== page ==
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Last Updated on November 25, 2021

How to Make Private Browsing on Safari Truly Private

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How to Make Private Browsing on Safari Truly Private

There comes a time when we may be searching online and don’t want the browser to remember our footsteps. The reasons don’t always have to be what we obviously think of as the main reason; for example, sometimes, you may not want Safari to remember your passwords or prompt you to enter your password when surfing the web.

Whatever the reason, we may think that we are totally in the clear with Private Browsing on Safari and the other browsers on a Mac. However, a quick Terminal command can bring up every website you’ve visited. How do you do this? Also, how do you clear your tracks for good? We will provide both answers and more today.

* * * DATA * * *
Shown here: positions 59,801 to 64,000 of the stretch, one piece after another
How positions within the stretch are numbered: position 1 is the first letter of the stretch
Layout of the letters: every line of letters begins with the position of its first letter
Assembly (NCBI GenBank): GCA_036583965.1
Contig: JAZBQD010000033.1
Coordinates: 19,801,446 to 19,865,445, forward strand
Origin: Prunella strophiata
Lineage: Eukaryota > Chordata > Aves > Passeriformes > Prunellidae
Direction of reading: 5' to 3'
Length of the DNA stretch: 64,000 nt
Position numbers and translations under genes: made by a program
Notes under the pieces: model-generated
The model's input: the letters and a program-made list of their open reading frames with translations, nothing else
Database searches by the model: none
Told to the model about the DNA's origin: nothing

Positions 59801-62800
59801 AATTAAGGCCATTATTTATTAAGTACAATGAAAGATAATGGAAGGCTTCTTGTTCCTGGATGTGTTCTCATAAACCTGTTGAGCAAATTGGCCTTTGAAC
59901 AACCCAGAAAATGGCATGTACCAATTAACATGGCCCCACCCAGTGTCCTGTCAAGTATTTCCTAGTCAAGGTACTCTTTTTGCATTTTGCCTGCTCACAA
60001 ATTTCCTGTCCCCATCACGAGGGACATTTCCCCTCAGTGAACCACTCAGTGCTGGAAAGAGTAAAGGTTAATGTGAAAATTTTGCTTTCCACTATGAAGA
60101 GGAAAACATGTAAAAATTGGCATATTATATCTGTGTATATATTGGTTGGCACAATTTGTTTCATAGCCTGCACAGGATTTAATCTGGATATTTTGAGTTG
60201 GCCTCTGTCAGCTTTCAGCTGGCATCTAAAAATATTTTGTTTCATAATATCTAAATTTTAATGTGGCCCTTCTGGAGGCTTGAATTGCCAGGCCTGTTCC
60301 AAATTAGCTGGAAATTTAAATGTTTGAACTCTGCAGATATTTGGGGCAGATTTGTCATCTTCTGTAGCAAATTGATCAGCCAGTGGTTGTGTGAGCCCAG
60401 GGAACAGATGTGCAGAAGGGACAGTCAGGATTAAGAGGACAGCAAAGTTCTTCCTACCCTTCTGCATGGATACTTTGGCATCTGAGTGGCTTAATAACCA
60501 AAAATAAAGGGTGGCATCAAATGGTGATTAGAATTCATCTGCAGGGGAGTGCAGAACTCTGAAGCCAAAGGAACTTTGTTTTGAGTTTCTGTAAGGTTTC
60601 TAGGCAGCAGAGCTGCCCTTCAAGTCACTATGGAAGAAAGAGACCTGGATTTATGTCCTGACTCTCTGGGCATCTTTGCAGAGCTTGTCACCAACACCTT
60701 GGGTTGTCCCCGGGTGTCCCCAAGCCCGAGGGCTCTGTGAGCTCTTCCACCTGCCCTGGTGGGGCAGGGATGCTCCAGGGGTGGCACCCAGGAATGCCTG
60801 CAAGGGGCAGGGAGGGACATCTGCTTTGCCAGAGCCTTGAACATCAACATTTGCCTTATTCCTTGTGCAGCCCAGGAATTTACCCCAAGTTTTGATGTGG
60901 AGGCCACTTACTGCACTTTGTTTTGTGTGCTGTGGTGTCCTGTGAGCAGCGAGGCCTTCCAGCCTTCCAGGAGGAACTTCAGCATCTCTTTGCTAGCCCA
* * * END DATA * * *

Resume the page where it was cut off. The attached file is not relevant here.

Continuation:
What Does Private Browsing Do?

    When activated, Private Browsing on Safari prevents your browsing history from being kept in the history tab of the application. Along with this, it doesn’t autofill information that you have saved in the browser. In this mode, you essentially become incognito and any references of previous use is essentially hidden when you are in private mode.

    For example: if you are on Facebook or filling out a form and some information or your login is already filled in in the spaces provided, this is called autofill. It’s activated by simply clicking Safari next to the Apple symbol in the menubar and selecting Private Browsing, then clicking “OK” to the prompt.

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    The reasons behind private mode differ for each individual. While we won’t go into all of those reasons, one thing that is  important to remember is that private browsing doesn’t forget the websites you visit. As we will see later on, Macs keep a second copy of the websites you visit in either mode. If you are in frantic mode looking for a solution to this, look no further.

    The Terminal Archive